1 September 2023 (New York, USA) – The sixth negotiating session of the Ad Hoc Committee (AHC) to elaborate the United Nations (UN) cybercrime convention took place at the UN in New York from 21 August to 1 September. This session marked in-depth negotiations on the draft convention, with the aim to adopt a focused criminal justice instrument that advances international cooperation to fight cybercrime, while respecting human rights.
Throughout the AHC negotiations, diverse stakeholders, including NGOs, the private sector, academia, and other organizations have been actively engaged demonstrating remarkable unity and consistency. To further elaborate some of the views and concerns by stakeholders, a side-event on ‘Multistakeholder perspectives on developments at the 6th session of the AHC,’ was held on 29 August, co-organized by UNODC‘s Civil Society Unit (CSU), the Alliance of NGOs on Crime Prevention and Criminal Justice, International Chamber of Commerce, Cyberpeace Institute, Access Now, the Global Initiative Against Transnational Organized Crime and Epicenter Works. The event offered a platform for stakeholders to voice their primary concerns and present their latest perspectives within the context of significant negotiations on content, scope and definitions under the new convention.
The event, hosted by Microsoft at their offices in New York, was opened by Mirella Dummar Frahi, Chief of the UNODC CSU and Nemanja Malisevic, Digital Diplomacy Director at Microsoft. Malisevic outlined that the event offers the chance to actively engage in these processes while also bearing the responsibility of participating in productive and meaningful discussions among peers. Highlighting the significance of multistakeholder expertise, Barry Fullerton, Counselor for UN Affairs at the U.S. Mission to International Organizations in Vienna, emphasized the importance of their participation and meaningful contributions. He encouraged attendees not to be discouraged, to remain united, and to continue taking an active role in the discussions.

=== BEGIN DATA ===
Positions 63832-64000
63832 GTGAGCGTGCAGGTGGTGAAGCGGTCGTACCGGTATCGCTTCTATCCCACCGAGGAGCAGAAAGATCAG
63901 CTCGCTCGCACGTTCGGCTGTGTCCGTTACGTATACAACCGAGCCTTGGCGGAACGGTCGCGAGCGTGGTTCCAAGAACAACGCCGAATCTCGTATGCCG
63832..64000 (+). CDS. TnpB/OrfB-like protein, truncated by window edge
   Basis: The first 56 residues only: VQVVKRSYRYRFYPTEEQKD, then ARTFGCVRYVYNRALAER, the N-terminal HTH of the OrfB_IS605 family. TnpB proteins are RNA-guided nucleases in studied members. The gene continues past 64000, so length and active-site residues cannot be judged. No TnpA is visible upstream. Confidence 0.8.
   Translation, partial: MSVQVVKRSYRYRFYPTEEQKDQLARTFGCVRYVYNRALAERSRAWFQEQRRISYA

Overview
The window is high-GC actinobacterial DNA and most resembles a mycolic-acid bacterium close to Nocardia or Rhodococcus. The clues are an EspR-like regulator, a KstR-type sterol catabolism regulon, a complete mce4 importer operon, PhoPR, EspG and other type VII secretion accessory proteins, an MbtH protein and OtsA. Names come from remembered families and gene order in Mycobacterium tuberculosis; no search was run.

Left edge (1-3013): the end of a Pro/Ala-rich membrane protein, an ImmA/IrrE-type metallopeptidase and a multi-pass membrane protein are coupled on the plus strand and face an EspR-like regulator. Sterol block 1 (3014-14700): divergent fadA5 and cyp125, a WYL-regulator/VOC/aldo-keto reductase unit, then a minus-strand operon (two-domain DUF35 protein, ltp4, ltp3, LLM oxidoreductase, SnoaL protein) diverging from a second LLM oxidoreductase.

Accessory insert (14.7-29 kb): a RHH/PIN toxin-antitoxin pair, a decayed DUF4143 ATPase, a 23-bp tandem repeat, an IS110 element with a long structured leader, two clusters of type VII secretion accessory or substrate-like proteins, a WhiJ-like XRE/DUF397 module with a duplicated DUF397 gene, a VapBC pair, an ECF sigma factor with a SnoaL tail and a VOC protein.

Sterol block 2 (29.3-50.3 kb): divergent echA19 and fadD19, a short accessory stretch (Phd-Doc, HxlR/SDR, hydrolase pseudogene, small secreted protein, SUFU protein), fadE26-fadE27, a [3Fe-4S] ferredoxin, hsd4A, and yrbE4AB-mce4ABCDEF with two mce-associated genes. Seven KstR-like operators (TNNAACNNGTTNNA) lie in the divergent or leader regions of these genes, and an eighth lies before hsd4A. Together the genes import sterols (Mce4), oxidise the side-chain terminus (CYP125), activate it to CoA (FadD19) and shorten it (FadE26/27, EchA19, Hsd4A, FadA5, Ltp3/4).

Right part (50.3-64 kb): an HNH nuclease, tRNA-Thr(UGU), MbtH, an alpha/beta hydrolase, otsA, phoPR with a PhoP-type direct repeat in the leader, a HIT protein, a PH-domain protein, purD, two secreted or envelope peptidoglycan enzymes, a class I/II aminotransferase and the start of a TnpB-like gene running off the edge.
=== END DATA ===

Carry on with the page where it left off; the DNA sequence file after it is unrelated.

Under the moderation of Anders Frantzen (CSU), the event gathered attention from a diverse audience of over 100 participants. Timea Suto from International Chamber of Commerce emphasized that the primary goal for global businesses is to enhance international cooperation in combating cybercrime. The focus is on advocating for a functional criminal justice instrument that effectively mitigates criminal activities and facilitating the implementation of measures against cybercrime. Moreover, Tanja Fachathaler representing Epicenter Works (a digital rights organization), stressed the importance of not overlooking human rights within the framework of the convention. Finally, Raman Jit Singh Chima from Access Now emphasized the significance of data protection, underscoring that the existing measures are not comprehensive enough. He highlighted the need for further enhancements in this regard.
The event reached its objective in providing a platform for key AHC stakeholders and state representatives to evaluate the significance of multistakeholder contributions made to the negotiations up to that point. It aimed to explore ways to sustain the open and inclusive nature of the AHC's modalities, ensuring ongoing opportunities for meaningful engagement. In conclusion, Ian Tennant, Chair of the Alliance of NGOs on Crime Prevention and Criminal Justice expressed gratitude for the transparent engagement process established by the Ad Hoc Committee so far and encouraged delegates to maintain their receptiveness to civil society's input in the treaty discussions, highlighting the vital role of human rights safeguards in guaranteeing a functional and impactful treaty. Governments, industry representatives, and civil society must join forces to combat cybercrime and this is the purpose of the ongoing discussion of the 6th session of Ad Hoc Committee on cybercrime.